FDOT Wekiva Parkway: Four-Lane Controlled Access Road (Lake County, FL)

FDOT Wekiva Parkway: Four-Lane Controlled Access Road (Lake County, FL)

A jury of twelve awarded property owners Scott and Elaine Taylor $4.9 million in an eminent domain case involving the Wekiva Parkway Project that proceeded before Circuit Court Judge Victor Musleh, in Tavares, Florida, in a case styled Florida Department of Transportation v. Scott B. Taylor, et al., CASE NO. 2016-CA-000797 (5th Judicial Circuit, Florida).

The Florida Department of Transportation (“FDOT”) and the Central Florida Expressway Authority (“CFX”) are constructing a 25-mile limited access toll facility that serves as the last link to complete Orlando’s Outer Beltway. This last link is known as the Wekiva Parkway (SR 429) because the new highway crosses some of Florida’s most protected and most imperiled parklands, which buffer the spring-fed Wekiva River. The project as been lauded by both the roadbuilding and environmental communities because the elevated design of the roadway will allow for continued connectivity of the sensitive wildlife corridors that will run without interruption beneath the new tollway.

Scott Taylor, a long-time advocate for protecting the fragile ecosystems within the Wekiva watershed basin, found his own property in the crosshairs of eminent domain. FDOT was charged, as part of the project, to relocate a section of CR 46A out of the Seminole State Forest. As such, FDOT acquired 61 acres of new right-of-way through the Taylors’440-acre rural residential estate.

As one of the last undeveloped, privately-owned properties of its size in the Sorrento area, FDOT selected the Taylors’ property to route the relocated right-of-way for CR 46A. During the public hearings on the project, the residents of Redtail came out seeking to have FDOT acquire more of the Taylors’ property in order to buffer their neighborhood from the anticipated roadway. The Taylors, who believed the project would serve a public purpose and benefit the ecosystems associated with the Seminole State Forest, helped to work a compromise in 2007 that ultimately provided Redtail with a 50-foot buffer within FDOT’s planned 200-foot right-of-way. The Taylors, however, devastated on their own account, made it clear that they did not want to donate their land without receiving full compensation for the taking of their property, including whatever the damages would be visited upon their remaining property because of the new roadway.

The Taylors subsequently found themselves in an eminent domain lawsuit with FDOT. They found as well that FDOT was only willing to pay an agricultural price for the land in the new right-of-way without almost any damage to their remaining property lying to the east of the new roadway.  FDOT hired its own valuation consultants who, using comparable sales, estimated full compensation to be $1,700,000. The sales they considered, while located close by, were much smaller than the Taylors’ property and more removed from the new interchange of the Wekiva Parkway.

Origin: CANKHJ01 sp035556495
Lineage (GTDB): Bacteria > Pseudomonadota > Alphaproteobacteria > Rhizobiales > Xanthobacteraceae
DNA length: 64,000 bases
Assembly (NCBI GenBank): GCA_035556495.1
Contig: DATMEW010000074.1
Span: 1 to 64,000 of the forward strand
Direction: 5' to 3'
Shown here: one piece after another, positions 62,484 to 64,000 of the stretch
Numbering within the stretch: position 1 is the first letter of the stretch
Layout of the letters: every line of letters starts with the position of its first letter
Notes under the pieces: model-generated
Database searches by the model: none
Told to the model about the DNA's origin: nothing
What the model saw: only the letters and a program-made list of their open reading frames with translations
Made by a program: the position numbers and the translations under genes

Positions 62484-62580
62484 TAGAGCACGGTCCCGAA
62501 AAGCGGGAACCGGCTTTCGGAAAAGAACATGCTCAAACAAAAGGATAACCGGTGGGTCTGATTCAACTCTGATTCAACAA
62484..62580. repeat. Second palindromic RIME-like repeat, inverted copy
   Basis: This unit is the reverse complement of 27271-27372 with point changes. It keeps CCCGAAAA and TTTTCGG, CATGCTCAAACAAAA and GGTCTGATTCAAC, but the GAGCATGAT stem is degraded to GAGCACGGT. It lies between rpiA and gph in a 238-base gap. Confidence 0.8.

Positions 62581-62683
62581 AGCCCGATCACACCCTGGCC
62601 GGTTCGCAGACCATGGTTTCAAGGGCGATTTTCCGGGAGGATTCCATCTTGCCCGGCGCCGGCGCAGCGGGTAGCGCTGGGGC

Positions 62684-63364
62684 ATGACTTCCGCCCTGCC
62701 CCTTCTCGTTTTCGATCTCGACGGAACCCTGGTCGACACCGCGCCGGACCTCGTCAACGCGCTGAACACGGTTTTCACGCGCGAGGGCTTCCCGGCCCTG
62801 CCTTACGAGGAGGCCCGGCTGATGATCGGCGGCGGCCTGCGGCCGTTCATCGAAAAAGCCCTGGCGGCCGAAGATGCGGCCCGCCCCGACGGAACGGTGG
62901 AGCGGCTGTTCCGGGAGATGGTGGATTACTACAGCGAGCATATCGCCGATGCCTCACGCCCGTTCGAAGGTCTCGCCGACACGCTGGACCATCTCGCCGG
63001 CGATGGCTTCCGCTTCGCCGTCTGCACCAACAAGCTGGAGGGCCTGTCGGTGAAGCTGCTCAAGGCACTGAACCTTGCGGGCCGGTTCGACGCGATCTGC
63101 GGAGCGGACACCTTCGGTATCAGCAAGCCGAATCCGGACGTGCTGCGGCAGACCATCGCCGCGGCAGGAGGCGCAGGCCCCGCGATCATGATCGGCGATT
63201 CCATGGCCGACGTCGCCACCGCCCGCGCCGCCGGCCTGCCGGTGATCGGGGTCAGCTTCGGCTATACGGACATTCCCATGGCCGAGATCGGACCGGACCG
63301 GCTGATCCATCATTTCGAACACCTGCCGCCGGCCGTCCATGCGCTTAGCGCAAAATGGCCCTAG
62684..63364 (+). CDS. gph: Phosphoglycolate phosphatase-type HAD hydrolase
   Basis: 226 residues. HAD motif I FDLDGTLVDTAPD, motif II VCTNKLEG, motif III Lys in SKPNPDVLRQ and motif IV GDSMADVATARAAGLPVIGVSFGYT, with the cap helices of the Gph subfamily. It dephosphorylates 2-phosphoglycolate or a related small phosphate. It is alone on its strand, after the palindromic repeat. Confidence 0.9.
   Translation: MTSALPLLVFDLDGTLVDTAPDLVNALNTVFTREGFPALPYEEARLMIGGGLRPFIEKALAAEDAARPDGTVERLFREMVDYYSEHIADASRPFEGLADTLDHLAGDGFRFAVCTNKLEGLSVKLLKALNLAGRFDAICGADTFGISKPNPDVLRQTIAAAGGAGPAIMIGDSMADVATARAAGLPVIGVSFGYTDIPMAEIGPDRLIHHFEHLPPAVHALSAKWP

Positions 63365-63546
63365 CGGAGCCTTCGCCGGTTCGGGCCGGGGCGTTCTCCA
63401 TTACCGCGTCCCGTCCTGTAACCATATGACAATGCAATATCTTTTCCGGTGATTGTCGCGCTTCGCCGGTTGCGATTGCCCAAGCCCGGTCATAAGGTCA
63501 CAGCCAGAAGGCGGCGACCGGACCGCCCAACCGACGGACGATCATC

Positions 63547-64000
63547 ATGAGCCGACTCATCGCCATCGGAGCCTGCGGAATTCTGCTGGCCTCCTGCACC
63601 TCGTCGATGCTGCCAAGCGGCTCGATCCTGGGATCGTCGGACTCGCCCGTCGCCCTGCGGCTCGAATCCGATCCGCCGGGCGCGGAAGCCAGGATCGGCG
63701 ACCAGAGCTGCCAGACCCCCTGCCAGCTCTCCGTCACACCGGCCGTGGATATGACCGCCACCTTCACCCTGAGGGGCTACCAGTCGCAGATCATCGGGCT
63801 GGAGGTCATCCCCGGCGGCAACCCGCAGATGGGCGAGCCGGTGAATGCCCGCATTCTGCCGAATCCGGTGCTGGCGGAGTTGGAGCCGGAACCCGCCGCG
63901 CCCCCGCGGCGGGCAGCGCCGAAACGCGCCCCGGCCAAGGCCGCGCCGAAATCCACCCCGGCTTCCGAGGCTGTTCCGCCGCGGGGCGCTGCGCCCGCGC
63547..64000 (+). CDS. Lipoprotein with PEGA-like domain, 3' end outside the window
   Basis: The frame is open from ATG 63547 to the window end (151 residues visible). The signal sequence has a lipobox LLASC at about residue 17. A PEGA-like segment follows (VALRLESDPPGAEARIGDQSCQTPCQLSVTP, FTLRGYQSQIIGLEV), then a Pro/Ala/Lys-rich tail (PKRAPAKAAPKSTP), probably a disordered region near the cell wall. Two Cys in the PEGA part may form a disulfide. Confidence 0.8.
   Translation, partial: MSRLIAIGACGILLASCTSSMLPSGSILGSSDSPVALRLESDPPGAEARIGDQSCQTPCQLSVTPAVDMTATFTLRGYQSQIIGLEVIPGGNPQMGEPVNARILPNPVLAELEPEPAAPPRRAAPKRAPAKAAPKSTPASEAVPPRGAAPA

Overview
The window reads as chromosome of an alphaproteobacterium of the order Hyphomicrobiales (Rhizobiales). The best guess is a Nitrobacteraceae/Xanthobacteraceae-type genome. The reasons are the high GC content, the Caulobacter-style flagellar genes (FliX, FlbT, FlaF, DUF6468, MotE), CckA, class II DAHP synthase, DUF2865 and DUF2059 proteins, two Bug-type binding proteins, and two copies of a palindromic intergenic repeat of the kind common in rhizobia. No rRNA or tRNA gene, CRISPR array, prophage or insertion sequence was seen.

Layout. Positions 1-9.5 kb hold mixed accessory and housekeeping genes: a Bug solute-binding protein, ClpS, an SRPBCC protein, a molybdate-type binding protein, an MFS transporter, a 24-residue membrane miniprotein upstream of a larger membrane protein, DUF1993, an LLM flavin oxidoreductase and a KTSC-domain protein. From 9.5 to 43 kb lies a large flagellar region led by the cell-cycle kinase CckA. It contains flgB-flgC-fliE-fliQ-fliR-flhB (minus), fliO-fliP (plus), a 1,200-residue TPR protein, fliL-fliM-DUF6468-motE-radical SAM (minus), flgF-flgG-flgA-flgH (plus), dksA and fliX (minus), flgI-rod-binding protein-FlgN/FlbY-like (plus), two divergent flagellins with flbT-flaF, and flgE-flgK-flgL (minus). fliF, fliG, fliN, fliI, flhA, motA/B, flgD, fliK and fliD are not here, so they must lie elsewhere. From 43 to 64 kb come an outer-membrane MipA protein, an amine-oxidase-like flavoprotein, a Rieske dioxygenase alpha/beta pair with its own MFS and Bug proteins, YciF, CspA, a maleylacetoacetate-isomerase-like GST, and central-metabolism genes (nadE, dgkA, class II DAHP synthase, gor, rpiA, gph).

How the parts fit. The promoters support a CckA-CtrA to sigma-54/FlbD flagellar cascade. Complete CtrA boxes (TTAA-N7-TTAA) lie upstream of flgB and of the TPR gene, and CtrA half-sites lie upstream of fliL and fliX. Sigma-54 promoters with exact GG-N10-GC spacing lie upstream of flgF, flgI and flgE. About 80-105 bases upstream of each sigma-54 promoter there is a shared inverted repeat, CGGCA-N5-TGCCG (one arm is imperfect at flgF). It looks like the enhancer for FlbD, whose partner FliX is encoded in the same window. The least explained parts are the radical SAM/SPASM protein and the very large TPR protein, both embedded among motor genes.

Under Florida law, the measure of “full compensation” for the taking of private property, not only includes payment for the property taken, but also payment for any damages to an owner’s remaining property. The owner is entitled to be made whole. In most instances, the property should be valued at its fair market value considering what a willing seller and willing buyer would agree in arms-length negotiations considering the highest and best use of the property subject to the transaction.

To protect their private property interests, the Taylors retained Brigham Property Rights Law Firm. Through the law firm, the Taylors hired their own valuation consultants who, also using comparable sales, estimated full compensation to be $4,905,000. The sales they considered, while located much further away, were as large as the Taylors’ property and were located proximate to new beltway interchanges. In fact, while some of these properties were located as far as the Tampa MSA, a few were also legacy-type, family-owned ranches or citrus groves that sold at tremendous prices due to transitioning land uses associated with various market forces of which an expanded transportation network played a significant role.

Without otherwise being able to resolve the case, the Taylors and FDOT proceeded with a 5-day long jury trial which ended last on March 30, 2018. Court documents reflect that the Brigham Property Rights Law Firm tried the more persuasive and convincing case wherein the jury rendered a verdict of $4,905,000 as “full compensation.”

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